Step Ahead Wellness Center Blog

Strength Training Improves Health and Increases Weight Loss

Posted by deborah neiman on Wed, Apr 22, 2015 @ 03:52 PM

Why Strength Train?

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Research has shown that strengthening exercises are both safe and effective for women and men of all ages, including those who are not in perfect health. In fact, people with health concerns—including heart disease or arthritis—often benefit the most from an exercise program that includes lifting weights a few times each week.  Strength -Fitness Training, particularly in conjunction with regular aerobic exercise, can also have a profound impact on a person's mental and emotional health.

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Benefits of Strength Training

There are numerous benefits to strength training regularly, particularly as you grow older.  It can be very powerful in reducing the signs and symptoms of numerous diseases and chronic conditions, among them:

arthritis

diabetes

osteoporosis

obesity

back pain


depression

Arthritis Relief

Tufts University recently completed a strength-training program with older men and women with moderate to severe knee osteoarthritis.  The results of this sixteen-week program showed that strength training decreased pain by 43%, increased muscle strength and general physical
performance, improved the clinical signs and symptoms of the disease, and decreased disability. The effectiveness of strength training to ease the pain of osteoarthritis was just as potent, if not more potent, as medications.  Similar effects of strength training have been seen in patients with rheumatoid arthritis.

Restoration of Balance and Reduction of Falls

As people age, poor balance and flexibility contribute to falls and broken bones. These fractures can result in significant disability and, in some cases, fatal complications. Strengthening exercises, when done properly and through the full range of motion, increase a person's flexibility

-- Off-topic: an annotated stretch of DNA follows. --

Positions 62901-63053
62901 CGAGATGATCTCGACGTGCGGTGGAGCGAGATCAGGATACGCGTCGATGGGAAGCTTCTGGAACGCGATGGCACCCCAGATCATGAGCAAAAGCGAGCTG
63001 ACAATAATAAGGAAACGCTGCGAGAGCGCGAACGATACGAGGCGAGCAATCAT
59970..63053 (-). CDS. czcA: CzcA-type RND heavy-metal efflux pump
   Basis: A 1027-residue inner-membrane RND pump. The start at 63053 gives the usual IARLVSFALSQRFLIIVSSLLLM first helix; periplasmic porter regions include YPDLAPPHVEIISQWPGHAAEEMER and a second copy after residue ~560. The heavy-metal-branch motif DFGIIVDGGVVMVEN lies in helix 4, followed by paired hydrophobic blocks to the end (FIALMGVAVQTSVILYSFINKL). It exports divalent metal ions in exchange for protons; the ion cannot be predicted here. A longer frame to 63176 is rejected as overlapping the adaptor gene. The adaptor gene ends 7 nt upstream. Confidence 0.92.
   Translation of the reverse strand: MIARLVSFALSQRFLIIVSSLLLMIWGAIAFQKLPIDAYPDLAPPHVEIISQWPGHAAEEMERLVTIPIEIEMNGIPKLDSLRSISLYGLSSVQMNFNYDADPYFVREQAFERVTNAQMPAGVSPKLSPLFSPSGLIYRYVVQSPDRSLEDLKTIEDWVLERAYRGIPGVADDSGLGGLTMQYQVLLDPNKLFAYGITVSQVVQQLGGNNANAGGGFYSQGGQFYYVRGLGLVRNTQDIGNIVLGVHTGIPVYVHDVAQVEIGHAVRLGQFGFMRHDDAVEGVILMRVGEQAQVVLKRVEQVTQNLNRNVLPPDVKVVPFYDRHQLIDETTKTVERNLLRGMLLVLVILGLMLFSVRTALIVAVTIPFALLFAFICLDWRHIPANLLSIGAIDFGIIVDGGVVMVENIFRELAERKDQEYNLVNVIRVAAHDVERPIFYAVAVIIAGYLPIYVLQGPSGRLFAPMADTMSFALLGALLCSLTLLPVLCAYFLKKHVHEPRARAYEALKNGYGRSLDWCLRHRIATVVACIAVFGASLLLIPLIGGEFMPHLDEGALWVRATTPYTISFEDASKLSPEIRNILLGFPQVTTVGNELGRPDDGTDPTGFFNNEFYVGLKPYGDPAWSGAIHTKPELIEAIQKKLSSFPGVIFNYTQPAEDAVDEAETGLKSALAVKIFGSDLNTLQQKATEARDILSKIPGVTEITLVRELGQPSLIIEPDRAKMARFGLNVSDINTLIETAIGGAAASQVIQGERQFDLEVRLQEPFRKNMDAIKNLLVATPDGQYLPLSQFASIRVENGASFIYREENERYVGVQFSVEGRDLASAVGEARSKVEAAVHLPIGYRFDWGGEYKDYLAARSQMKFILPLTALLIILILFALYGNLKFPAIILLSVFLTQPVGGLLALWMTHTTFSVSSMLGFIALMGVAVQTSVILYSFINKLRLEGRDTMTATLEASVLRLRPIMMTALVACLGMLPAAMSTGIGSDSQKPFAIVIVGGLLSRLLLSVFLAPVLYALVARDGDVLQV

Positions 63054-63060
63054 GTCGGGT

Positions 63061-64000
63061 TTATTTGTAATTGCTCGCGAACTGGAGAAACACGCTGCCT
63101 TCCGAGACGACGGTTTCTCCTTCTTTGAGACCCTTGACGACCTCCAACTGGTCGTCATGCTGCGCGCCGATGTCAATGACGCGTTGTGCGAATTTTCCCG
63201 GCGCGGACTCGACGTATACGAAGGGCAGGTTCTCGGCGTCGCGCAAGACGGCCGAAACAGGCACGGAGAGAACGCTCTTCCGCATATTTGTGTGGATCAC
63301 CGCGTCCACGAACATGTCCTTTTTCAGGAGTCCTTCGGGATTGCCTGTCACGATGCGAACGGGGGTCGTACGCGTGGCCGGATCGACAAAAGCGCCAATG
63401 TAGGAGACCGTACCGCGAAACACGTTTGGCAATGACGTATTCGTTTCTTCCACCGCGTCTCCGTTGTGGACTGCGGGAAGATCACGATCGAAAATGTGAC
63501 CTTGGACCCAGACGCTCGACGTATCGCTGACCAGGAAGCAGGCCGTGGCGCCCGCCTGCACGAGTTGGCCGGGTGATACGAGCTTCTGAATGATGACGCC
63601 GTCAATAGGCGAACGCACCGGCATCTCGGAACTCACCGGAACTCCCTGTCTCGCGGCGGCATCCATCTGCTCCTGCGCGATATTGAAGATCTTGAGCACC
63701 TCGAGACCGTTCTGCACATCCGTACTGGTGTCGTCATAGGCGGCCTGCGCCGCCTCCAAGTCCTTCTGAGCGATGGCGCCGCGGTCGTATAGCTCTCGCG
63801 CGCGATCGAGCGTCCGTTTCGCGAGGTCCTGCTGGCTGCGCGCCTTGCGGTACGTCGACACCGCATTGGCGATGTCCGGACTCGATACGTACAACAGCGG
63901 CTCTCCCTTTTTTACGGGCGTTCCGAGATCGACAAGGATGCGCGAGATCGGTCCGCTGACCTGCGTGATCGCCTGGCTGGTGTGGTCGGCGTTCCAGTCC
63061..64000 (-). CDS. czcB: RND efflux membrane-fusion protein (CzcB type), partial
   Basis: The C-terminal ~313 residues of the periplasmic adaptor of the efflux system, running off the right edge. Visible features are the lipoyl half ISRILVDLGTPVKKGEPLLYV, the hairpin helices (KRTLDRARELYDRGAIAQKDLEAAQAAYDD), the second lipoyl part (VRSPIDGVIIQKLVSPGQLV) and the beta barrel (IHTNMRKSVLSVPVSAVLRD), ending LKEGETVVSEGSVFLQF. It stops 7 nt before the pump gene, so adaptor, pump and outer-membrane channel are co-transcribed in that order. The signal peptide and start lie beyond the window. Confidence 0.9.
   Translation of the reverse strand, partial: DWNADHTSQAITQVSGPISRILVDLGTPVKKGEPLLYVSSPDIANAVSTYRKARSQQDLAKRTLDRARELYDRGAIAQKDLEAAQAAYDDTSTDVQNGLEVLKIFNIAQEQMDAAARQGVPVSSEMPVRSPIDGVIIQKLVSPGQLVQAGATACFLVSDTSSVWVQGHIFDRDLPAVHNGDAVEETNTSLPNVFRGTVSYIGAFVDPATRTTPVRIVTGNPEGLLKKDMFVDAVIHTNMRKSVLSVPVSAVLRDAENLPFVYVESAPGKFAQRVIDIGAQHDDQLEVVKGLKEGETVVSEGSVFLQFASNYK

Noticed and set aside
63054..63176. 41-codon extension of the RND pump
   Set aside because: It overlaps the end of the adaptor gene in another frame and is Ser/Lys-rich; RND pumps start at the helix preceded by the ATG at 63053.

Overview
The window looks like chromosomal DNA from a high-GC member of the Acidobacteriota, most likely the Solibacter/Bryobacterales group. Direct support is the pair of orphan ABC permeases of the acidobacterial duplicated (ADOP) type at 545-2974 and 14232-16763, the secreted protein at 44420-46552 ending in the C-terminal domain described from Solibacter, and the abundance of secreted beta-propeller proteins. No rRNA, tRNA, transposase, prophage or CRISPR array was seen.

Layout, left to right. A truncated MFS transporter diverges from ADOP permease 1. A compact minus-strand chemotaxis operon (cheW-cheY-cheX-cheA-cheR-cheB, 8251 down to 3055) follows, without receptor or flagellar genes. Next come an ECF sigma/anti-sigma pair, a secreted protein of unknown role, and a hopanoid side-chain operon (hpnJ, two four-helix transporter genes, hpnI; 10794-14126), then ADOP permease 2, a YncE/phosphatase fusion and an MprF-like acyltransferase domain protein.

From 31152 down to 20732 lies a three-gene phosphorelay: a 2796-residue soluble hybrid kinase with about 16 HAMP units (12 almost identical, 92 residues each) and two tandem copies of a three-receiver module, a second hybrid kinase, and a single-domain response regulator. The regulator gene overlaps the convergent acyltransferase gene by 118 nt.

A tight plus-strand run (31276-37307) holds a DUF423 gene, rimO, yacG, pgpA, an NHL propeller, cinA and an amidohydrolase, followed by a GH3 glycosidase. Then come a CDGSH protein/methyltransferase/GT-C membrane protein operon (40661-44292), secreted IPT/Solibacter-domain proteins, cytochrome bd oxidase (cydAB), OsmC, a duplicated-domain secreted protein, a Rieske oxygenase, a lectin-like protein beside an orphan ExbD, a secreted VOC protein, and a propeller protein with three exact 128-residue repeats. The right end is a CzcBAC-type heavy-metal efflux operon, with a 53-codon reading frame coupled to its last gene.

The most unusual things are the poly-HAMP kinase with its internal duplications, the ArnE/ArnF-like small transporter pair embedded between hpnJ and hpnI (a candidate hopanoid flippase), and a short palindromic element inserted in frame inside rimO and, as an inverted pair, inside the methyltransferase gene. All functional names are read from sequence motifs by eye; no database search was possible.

and balance, which decrease the likelihood and severity of falls. One study in New Zealand in women 80 years of age and older showed a 40% reduction in falls with simple strength and balance training.

Strengthening of Bone

Post-menopausal women can lose 1-2% of their bone mass annually. Results from a study conducted at Tufts University, which were published in the Journal of the American Medical Association in 1994, showed that strength training increases bone density and reduces the risk for
fractures among women aged 50-70.

Proper Weight Maintenance

Strength training is crucial to weight control, because individuals who have more muscle mass have a higher metabolic rate. Muscle is active tissue that consumes calories while stored fat uses very little energy.  Strength training can provide up to a 15% increase in metabolic rate, which is
enormously helpful for weight loss and long-term weight control.

Improved Glucose Control

More than 14 million Americans have type II diabetes—a staggering three-hundred percent increase over the past forty years—and the numbers are steadily climbing. In addition to being at greater risk for heart and renal disease, diabetes is also the leading cause of blindness in older